Picking a Juniper species/cultivar for Phoenix Graft Tanuki

Rivka

Shohin
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I am now pondering what type of juniper to use? Two main considerations, some I just personally like better (blue types over green ones for instance) and I would think it important to use one with a similar growth style as the deadwood I’m working with, which was likely a Juniperus squamata, but who knows.
It’s a large piece, and kind of a windswept or semi cascade is likely to happen, so a type that extends well.
I would like something that does not tear my hands up for the rest of eternity, so hopefully stay away from the nastiest of the needle types.
Suggestions?

84FCF438-AAF4-4ED5-AA1B-3E2AEB167960.jpegBE4B7EA4-A298-461D-8C34-56E3B564C533.jpeg?
 

HENDO

Shohin
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Really cool piece!!!

I've only worked with Procumbens for Phoenix Graft and it has been a breeze. Seem some very nice Shimpaku examples though and that would be my first choice for the next one.

If you can source some 1-3 whips now and grow them out as long and leggy as possible throughout the season to be ready for work in the Winter you'll be all set. Keep em' less than half inch diameter maximum so you don't have to crank on them too hard around those nice bends on the deadwood.
 

Rivka

Shohin
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Yeah I think whatever life type I pick, I’ll do exactly that, and play with a few for a year and do some test pieces with less precious deadwood. (I saved some sections i cut off of this to sample with as well)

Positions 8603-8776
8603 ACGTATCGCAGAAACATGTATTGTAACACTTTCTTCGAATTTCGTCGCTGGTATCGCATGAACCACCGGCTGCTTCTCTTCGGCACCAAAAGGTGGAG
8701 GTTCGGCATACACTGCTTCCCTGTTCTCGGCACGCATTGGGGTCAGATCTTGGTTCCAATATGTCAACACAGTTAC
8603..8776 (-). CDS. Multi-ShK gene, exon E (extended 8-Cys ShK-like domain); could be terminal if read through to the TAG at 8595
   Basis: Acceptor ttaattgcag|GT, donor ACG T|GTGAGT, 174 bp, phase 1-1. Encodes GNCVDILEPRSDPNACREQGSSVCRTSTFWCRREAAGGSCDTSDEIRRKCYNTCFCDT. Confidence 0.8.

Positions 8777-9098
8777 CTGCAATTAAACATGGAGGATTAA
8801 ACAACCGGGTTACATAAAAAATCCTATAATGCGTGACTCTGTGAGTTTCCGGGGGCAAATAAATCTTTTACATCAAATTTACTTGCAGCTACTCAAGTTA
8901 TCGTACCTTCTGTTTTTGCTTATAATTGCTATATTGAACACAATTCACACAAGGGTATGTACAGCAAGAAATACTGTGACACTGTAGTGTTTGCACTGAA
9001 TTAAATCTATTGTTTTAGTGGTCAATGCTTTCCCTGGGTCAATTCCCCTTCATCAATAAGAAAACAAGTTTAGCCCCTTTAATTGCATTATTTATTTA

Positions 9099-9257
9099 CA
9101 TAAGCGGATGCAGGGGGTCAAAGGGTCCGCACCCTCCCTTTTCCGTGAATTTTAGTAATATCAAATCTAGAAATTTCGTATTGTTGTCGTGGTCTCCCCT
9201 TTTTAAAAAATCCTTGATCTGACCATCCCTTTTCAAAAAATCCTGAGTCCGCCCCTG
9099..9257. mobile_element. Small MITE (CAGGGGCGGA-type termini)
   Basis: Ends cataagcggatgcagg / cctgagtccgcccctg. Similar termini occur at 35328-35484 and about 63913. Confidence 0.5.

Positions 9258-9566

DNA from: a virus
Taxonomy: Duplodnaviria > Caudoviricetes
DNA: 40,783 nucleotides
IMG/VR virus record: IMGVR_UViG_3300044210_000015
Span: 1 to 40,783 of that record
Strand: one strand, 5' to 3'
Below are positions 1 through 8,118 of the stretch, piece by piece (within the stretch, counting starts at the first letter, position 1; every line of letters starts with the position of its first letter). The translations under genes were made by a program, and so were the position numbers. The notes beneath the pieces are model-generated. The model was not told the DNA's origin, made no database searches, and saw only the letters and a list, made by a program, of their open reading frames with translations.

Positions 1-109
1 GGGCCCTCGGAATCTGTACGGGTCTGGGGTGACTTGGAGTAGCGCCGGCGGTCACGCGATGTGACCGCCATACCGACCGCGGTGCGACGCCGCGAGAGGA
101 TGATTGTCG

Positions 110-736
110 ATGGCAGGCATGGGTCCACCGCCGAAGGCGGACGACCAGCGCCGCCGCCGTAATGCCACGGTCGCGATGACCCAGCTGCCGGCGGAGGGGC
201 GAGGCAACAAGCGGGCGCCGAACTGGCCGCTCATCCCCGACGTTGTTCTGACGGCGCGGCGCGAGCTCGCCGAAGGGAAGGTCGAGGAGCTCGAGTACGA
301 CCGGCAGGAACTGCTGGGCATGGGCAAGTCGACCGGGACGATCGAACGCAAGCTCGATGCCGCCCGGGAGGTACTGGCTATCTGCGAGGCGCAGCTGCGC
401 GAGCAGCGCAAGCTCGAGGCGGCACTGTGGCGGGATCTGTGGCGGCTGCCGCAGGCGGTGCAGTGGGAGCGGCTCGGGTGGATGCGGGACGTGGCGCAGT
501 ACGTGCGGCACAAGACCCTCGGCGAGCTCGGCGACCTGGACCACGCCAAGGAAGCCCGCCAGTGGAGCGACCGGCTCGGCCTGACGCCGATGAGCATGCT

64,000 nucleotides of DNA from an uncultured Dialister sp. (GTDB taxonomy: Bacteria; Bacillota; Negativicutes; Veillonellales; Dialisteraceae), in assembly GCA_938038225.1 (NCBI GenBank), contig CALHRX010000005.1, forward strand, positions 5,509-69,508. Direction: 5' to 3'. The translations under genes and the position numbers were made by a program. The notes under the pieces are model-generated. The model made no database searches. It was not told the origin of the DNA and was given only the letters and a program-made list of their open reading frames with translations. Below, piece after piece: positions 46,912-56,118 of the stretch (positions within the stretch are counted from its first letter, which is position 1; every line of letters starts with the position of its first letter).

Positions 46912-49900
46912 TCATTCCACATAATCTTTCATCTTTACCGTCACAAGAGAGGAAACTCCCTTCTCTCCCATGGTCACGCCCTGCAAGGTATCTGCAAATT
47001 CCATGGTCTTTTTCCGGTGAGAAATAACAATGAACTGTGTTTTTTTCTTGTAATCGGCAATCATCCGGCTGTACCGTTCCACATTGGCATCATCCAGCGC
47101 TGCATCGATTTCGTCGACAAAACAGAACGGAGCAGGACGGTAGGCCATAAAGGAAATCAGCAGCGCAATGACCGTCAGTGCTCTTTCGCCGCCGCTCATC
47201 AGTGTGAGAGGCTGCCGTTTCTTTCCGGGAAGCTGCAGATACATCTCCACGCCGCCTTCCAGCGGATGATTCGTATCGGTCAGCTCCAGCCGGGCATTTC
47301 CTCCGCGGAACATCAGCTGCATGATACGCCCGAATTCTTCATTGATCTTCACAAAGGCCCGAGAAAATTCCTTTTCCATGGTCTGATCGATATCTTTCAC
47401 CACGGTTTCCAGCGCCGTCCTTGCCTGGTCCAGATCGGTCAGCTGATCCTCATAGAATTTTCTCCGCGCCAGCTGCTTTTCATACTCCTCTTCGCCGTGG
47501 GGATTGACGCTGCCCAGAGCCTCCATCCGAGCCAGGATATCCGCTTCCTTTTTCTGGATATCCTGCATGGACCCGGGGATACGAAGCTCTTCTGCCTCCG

Meanwhile will let my deadwood benefit from some natural weathering for a year at least. Once I finish prepping it and securing it in its intended orientation, I'm going to mount it in the sunniest spot in my yard, where it will also get watered and generally live a good hard life. I think that directional top heavy sun and real life wet dry cycles for a season will help bring authenticity to its wood prior to preserving it.
When I go to preserve it, I’m going to be pretty aggressive with penetrating treatments that one could not usally do on wood still connected to a live vein, so the weathering for the most part needs to be done first.
 

HENDO

Shohin
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Here's a post I did for one of mine. I also went heavy on preserving, especially for the base of the deadwood. Even after a tonne of penetrating epoxy, the preserved upper sections where it was more weathered have already suffered from Houston humidity, but I'm sure much better than if they weren't properly preserved.

The trunks are already starting to fill the carved channels quite nicely.

Post in thread 'Tanuki ("tree-over-driftwood") bonsai...Q's on practical setting-up of such composures, as well as species & "type" Q's' https://www.bonsainut.com/threads/t...-as-well-as-species-type-qs.48524/post-835872
 

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